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New York Times
Editorial: One in Four Girls

March 17, 2008
Teenage girls and their parents need to read the latest government study of sexually transmitted diseases. The infections are so prevalent they are hard to avoid once a girl becomes sexually active. One in four girls ages 14 to 19 is infected with at least one of four common diseases. Among African-American girls in the study, almost half were infected.

The data, drawn from a sample of 838 girls who participated in a broad national survey in 2003-4, was presented last week by researchers from the Centers for Disease Control and Prevention. By far the most common of the four S.T.D.'s was the human papillomavirus, or HPV, which infected 18 percent of the girls. Chlamydia infected 4 percent, trichomoniasis - a common parasite - 2.5 percent, and genital herpes 2 percent.

The study did not look at such feared diseases as H.I.V./AIDS, syphilis or gonorrhea, but the four it did look at are worrisome enough. Although most HPV infections cause no symptoms and clear the body in less than a year, persistent HPV can cause cervical cancer and genital warts. S.T.D.'s can cause infertility, pelvic inflammatory disease and other painful symptoms.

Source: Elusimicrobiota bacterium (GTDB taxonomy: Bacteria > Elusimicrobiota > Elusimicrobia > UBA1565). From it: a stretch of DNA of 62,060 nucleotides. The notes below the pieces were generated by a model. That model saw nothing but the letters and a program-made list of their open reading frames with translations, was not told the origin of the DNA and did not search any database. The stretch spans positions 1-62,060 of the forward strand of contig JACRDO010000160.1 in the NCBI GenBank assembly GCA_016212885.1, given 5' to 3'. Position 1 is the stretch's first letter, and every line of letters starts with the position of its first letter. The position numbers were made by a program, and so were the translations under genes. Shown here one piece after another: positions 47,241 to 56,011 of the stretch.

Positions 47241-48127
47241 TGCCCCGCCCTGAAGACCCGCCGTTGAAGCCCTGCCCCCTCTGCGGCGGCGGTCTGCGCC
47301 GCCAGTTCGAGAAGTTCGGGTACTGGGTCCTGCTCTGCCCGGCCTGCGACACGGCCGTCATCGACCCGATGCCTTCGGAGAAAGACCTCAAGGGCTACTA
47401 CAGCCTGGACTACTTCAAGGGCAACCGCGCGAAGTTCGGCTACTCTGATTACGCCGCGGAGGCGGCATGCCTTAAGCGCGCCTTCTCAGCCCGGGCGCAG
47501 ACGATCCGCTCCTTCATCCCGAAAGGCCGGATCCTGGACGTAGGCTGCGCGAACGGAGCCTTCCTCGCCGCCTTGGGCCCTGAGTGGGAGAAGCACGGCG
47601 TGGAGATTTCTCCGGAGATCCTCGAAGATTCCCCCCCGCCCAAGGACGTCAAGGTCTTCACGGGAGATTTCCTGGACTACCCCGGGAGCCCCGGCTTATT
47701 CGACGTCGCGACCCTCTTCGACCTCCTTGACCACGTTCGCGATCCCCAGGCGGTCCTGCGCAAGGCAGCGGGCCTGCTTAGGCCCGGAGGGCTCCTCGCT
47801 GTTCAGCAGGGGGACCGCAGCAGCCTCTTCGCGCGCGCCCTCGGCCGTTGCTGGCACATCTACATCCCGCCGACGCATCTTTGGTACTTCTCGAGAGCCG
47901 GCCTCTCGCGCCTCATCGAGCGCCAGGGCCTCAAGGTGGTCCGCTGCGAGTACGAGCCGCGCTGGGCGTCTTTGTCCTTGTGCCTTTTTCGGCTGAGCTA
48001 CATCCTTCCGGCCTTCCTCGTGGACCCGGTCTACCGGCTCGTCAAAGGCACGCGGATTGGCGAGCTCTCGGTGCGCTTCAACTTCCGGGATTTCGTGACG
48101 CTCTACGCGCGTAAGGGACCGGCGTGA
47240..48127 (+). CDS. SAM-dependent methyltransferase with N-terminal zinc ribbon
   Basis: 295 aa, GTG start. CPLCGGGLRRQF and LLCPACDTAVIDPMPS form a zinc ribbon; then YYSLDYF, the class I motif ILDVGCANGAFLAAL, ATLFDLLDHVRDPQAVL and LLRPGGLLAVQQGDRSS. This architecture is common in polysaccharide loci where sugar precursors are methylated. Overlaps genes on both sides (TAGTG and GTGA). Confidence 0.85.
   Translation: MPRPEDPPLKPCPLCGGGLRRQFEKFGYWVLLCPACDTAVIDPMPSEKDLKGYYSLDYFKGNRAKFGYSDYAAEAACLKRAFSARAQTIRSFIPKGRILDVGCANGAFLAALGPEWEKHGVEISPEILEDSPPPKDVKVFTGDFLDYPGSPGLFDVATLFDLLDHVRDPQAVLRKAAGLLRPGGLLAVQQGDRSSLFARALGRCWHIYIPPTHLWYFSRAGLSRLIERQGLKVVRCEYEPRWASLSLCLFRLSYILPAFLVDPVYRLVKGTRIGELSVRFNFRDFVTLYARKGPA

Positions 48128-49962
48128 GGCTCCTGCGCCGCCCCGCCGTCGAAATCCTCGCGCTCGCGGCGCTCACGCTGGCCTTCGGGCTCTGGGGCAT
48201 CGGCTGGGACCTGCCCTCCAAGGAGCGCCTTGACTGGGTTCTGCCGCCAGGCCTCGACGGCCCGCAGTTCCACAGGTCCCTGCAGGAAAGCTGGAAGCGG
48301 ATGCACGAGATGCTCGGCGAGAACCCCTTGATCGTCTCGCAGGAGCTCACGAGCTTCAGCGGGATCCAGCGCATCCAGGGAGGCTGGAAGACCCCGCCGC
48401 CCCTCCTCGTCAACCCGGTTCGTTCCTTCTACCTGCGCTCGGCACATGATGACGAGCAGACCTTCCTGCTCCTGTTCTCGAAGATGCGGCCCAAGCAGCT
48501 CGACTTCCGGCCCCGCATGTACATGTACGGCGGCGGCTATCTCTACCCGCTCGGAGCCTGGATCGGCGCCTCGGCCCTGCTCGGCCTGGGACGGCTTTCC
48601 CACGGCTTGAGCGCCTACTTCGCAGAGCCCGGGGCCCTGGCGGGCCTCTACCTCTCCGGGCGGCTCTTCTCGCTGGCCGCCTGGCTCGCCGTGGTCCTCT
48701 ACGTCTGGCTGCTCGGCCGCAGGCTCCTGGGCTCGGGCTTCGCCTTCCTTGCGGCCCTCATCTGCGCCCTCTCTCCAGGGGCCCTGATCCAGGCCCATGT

It will not be easy for sexually active teenagers to avoid any danger. Even among girls who said they had had only a single sexual partner, 20 percent were infected. With more than three million teenage girls infected, it is imperative to find ways to protect others.

The new findings strengthen the case for providing HPV vaccine to young girls and for regular screening of sexually active girls to detect infection. There is also a clear need to strengthen programs in sex education. Exhortations to practice abstinence go only so far.

Teenage girls who are sexually active need access to contraceptives and counseling. They need to understand that the numbers are against them and that a serious infection is but a careless sexual encounter away.



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